Roofco argued that it was not objectively reasonable for Hilbers and the owner to withhold half of the subcontract price for alleged roof defects and that it was entitled to the full contract price. The arbitrator issued an interim award denying Roofco’s claim. The arbitrator noted that Roofco had attempted to satisfy the owner’s concerns with the GAF 10- and 20-year guarantees but did not address the issues raised by the Goveia report. Moreover, while Roofco finally retained an expert and performed an inspection, the expert did not issue a report that could be reviewed by the owner and perhaps be used as the basis for a settlement. Thus, Hilbers was forced to obtain the most favorable bargain it could with the owner after notifying Roofco and giving it the opportunity to participate.


The arbitrator noted it was “tempting” to treat the case as a battle of the experts but observed that the “battle” was not held at a time when the Goveia report could have been addressed. Instead, Roofco’s expert report was not provided until years later, in 2021, in preparation for arbitration. The arbitrator observed that the outcome of the dispute might have been different had Roofco “engaged in dialogue” with Hilbers regarding the Goveia report; there might have been no need to arbitrate the dispute, or the result of arbitration might have been different. The arbitrator concluded that “trying to evaluate whose expert is correct now ignores the dynamics that occurred in 2016 when (Hilbers) was desperately trying to obtain (Roofco’s) input so that the former's dispute with the owner could be resolved.” The arbitrator denied Roofco’s claim and did not award it any further payment under the subcontract.


Roofco next filed a petition to vacate the arbitration award in the trial court. It contended the parties framed the issue as a choice between awards to Roofco of $113,865 or $51,094.50, and therefore the arbitrator exceeded his authority by denying Roofco’s claim in its entirety. Roofco further argued that the arbitrator “in effect rewrote the contract between the parties” because no subcontract provision authorized him to “forfeit” amounts owed to it under the subcontract. Hilbers contended the issue submitted to the arbitrator was “what amount, if any, Roofco was entitled to from Hilbers.”


The trial court issued a tentative ruling denying Roofco’s petition, and it affirmed the tentative ruling following a hearing. The court reasoned that the arbitrator did not exceed the scope of the issues submitted to arbitration by awarding it less than the minimum amount to which Hilbers acknowledged Roofco was entitled under the subcontract. The court also denied Roofco’s argument that the arbitrator essentially remade the subcontract by issuing an award that was not expressly authorized by a provision of the subcontract.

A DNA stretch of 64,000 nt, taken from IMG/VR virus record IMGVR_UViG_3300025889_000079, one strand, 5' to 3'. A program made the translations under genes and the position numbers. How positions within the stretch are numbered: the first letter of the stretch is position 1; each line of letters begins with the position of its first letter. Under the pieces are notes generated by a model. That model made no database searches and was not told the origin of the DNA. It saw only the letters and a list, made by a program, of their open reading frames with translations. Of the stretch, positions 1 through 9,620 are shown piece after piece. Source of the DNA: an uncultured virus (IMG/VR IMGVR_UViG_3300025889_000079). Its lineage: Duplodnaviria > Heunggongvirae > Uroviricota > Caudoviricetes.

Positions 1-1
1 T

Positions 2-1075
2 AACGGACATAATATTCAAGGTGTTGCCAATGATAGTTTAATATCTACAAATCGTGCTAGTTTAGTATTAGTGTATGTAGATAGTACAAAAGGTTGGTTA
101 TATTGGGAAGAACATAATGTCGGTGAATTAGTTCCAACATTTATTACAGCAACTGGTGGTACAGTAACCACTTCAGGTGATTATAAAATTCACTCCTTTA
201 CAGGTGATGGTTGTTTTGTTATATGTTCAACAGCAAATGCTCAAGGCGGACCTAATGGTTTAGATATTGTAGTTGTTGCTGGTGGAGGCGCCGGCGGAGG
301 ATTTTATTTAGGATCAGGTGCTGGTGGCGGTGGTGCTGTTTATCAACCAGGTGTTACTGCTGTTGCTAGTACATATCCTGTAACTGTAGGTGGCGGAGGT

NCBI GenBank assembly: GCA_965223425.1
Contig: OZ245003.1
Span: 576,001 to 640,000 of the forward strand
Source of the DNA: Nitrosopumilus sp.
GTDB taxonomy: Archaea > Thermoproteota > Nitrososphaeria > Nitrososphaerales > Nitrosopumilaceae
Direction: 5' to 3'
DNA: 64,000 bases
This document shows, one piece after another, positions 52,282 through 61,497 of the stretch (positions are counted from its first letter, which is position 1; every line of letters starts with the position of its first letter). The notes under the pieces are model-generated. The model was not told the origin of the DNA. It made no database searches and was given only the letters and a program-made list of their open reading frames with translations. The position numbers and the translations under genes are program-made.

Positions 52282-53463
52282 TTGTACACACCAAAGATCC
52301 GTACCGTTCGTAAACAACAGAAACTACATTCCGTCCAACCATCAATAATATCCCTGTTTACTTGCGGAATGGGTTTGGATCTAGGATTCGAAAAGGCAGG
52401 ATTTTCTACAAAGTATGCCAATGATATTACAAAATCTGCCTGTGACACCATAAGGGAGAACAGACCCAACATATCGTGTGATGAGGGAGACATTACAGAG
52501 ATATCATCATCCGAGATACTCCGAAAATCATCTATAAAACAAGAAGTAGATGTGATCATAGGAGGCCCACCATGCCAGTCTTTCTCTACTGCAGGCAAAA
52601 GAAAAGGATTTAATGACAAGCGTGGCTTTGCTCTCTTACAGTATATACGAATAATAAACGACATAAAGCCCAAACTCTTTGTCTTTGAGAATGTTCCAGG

Roofco appealed to the 3rd District Court of Appeal of California. As it did in the trial court, Roofco contended the arbitrator exceeded his authority by violating an unambiguous limitation set by the parties in their submissions to arbitration. It argues that the parties agreed to a “high-low” arbitration, in which “the dispute that was submitted to arbitration was whether Hilbers owed Roofco not more than $51,094.50, or whether it owed Roofco $106,023, or whether it owed Roofco some amount in between the two.”


The court noted there was no express agreement to enter into a high-low arbitration and that the arbitration provision broadly granted the arbitrator the authority to resolve disputes relating to the subcontract. In other words, one cannot infer a high-low arbitration agreement (floor and ceiling cap) based on inferences from the pleadings.


In applying the broad arbitration provision, the arbitrator made multiple findings about the nature of Roofco’s breach. He found that Roofco had persistently refused to address the Goveia report, despite repeated requests that it do so, and when it finally retained an expert, the expert did not issue a report that could be reviewed by the owner or that could be the basis for a settlement. Accordingly, Hilbers was “forced to obtain the best bargain it could with the owner to resolve the dispute after giving notice to (Roofco) to participate.” Based on these findings and implied interpretation of the contract, the arbitrator decided that it was “just and fair under the circumstances existing at the time of arbitration” to deny Roofco’s claim.


Analysis and takeaways


These are two fairly atypical cases, but they underscore two very worthwhile points. First, handling claims both upstream and downstream must be done with extreme caution to avoid liability. Second, unexpected things happen in litigation, and that is why most people decide to settle disputes. In the first decision, the owner took an assignment of claims the general contractor had against the subcontractor — and attempted to pass down the liquidated damages to the subcontractor in a separate proceeding. It is unusual for an owner to take an assignment of claims against a subcontractor.  Additionally, some would argue it would make more sense to collect the liquidated damages against the general contractor who agreed to the risk of late completion in its prime contract. By taking an assignment of the general contractor’s claims against the subcontractor, the owner may now find itself without a remedy. 


In the second decision, the record does not disclose why the arbitrator, the trial court, or the appellate court did not believe that Roofco should at least be entitled to the amount initially tendered to Roofco ($60,000). But because of the subcontractor’s unique argument that a high-low arbitration had been established by the pleadings, the general contractor in that case had to defend its actions in settling with the owner three different times — first in arbitration, and then in two subsequent appeals. More to the point, parties need to make decisions very carefully when handling claims of subcontractors/subconsultants, owners, and contractors.


This article is published by Civil Engineering Online.